Transport Canada unaware of findings in fiery crash

Police will not pursue criminal charges in the horrific May 8, 2013 crash which killed one woman and injured many others. - Sukhwant Dhillon file photo
Police will not pursue criminal charges in the horrific May 8, 2013 crash which killed one woman and injured many others.
— image credit: Sukhwant Dhillon file photo

The RCMP conclusion that mechanical failure was behind a deadly high-speed crash in May of 2013 at Westminster Highway and Knight Street was not passed on to Transport Canada.

The May 8, 2013 crash involved a speeding Aston Martin DB that one witness estimated was going 200 kilometres per hour when it smashed into the back of several vehicles stopped at a red light, killing a 44-year-old Richmond woman.

Last week, The Richmond Review revealed that Richmond Mounties concluded that no criminal charges will be laid against the driver of the Aston Martin.

“Transport Canada has not been made aware of this fatal motor vehicle accident and will contact the RCMP and ICBC to request the report and its findings,” said Transport Canada spokesperson Karine Martel.

“While there is no obligation for Canadian police agencies to report potential motor vehicle safety-related defects to Transport Canada, we have established relationships with many law enforcement agencies which allows full co-operation and information sharing if an accident is believed to have been caused by a manufacturing defect.”

While a mechanical failure is suspected, whether that was caused by a lack of proper maintenance or a manufacturing error isn’t known.

Neither Richmond RCMP or ICBC were saying much about the investigation.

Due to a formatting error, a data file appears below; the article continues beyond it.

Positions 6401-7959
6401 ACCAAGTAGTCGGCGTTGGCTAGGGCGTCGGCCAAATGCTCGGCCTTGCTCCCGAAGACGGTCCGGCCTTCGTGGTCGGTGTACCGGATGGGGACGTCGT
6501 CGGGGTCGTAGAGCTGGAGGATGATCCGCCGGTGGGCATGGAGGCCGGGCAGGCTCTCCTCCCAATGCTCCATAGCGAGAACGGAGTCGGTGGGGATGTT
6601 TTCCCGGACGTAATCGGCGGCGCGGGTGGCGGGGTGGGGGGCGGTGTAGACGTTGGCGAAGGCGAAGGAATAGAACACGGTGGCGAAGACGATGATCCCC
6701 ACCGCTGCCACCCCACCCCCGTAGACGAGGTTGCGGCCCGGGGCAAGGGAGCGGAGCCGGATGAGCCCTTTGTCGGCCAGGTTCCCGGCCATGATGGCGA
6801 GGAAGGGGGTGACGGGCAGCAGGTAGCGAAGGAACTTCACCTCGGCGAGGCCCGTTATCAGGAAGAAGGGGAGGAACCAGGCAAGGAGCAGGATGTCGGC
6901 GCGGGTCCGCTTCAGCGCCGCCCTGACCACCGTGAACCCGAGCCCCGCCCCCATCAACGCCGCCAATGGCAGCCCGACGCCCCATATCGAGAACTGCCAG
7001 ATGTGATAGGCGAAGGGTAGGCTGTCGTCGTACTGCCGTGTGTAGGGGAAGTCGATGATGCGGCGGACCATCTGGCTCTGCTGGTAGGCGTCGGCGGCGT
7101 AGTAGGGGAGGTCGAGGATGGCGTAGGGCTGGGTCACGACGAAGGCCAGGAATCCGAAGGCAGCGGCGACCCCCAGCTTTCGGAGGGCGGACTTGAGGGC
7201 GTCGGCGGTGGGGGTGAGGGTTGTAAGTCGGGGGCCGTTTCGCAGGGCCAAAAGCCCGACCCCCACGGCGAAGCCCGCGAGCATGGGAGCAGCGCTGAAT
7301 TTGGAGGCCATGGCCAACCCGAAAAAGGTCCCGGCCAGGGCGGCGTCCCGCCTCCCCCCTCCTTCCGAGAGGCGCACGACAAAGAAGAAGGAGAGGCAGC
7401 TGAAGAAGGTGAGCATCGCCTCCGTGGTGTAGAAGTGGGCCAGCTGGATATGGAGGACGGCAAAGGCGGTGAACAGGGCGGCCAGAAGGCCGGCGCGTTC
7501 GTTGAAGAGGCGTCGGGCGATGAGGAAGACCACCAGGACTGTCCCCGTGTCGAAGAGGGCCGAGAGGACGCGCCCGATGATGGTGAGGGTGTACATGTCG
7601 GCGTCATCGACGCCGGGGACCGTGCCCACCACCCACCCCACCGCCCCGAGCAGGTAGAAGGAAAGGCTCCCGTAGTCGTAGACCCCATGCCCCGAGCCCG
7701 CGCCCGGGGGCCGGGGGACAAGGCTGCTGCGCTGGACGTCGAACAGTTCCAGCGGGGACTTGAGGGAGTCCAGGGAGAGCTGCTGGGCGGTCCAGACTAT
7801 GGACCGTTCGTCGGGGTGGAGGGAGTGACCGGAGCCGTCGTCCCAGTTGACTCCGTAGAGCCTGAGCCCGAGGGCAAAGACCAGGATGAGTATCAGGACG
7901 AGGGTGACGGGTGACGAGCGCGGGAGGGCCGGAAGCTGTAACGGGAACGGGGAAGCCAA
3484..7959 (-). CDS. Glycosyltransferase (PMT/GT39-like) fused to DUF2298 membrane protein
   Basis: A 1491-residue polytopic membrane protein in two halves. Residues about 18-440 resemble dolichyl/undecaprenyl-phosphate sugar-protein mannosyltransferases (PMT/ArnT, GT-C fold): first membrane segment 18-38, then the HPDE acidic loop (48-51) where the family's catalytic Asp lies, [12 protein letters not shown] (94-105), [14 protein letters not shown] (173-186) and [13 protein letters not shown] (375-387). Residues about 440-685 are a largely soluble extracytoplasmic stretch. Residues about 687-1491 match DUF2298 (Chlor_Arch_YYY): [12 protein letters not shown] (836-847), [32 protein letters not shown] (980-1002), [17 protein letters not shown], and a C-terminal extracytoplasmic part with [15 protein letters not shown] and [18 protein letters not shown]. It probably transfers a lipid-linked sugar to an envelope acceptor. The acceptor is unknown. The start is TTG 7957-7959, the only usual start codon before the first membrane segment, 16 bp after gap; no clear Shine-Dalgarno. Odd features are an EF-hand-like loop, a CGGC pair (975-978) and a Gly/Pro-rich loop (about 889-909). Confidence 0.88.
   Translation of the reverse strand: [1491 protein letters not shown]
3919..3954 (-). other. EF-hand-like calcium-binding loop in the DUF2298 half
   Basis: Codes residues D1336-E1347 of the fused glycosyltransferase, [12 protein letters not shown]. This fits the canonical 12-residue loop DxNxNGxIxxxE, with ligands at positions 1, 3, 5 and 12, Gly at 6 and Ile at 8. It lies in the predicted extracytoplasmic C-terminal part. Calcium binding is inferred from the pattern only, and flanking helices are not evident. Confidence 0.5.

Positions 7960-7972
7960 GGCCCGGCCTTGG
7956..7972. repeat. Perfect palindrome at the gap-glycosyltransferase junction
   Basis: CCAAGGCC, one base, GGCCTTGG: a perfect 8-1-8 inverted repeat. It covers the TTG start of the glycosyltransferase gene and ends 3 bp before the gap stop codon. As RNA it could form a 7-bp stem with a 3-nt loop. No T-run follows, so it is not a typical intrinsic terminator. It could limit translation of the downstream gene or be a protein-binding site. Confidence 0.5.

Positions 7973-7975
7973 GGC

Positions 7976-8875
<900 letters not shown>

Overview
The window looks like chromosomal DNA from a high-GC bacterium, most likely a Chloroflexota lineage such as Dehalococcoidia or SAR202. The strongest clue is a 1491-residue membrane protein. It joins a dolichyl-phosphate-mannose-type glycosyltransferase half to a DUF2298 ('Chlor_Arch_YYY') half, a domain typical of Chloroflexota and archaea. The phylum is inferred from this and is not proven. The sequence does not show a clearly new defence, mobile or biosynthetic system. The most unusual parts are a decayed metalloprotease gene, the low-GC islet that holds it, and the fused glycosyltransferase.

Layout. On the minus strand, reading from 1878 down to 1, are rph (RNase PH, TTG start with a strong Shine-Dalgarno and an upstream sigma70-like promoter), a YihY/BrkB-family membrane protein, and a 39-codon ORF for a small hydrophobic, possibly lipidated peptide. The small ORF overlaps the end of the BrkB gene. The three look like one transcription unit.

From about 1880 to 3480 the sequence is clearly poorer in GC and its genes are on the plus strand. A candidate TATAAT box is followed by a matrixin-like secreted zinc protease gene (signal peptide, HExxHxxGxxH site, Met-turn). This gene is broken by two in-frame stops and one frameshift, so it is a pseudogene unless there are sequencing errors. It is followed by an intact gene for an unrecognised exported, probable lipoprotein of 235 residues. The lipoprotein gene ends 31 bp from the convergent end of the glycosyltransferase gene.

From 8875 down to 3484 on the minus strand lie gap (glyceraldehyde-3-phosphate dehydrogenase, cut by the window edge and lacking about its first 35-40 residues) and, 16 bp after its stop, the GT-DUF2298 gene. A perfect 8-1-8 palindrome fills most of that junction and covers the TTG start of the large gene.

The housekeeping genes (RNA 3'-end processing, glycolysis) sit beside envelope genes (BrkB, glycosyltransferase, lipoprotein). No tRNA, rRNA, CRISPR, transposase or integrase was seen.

On Monday, Transport Canada revealed there was an incident it described as “engine surge”, in which a person driving a 2001 Aston Martin DB7 Vantage got into an accident.

“The complainant in this incident was traveling in stop-and-go traffic when the engine RPM surged suddenly and the vehicle lurched forward, hitting the vehicle ahead at a relatively slow speed and causing minimal damage,” Martel wrote in an e-mail. “The driver maintains that his foot was on the brake pedal the whole time, just pressing on and off the pedal to allow the vehicle to move forward.”

The Aston Martin was inspected by the dealer who was unable to find a defect.

“Pedal geometry was examined by the dealer, who concluded that in this situation, a pedal error by the driver was not likely,” Martel wrote.

This type of “engine surge” was not unheard of, according to Transport Canada.

“While this is believed to be an isolated case, the dealer stated this type of incident has been seen before with other V12-engine vehicles. The dealer also stated that in stop-and-go traffic, when the brakes are continually applied, the vacuum supply in the brake booster gets depleted, causing the engine speed to increase trying to compensate. It is believed that this compensation, along with the loss of power brakes, may have contributed to the incident above. The dealer has not tried to recreate the incident; however, in a brake-hold test, the brakes successfully held the vehicle under full throttle.”

The May 8, 2013 accident happened in the middle of a sunny spring afternoon, and involved eight vehicles, causing life-threatening injuries to several other drivers and passengers.

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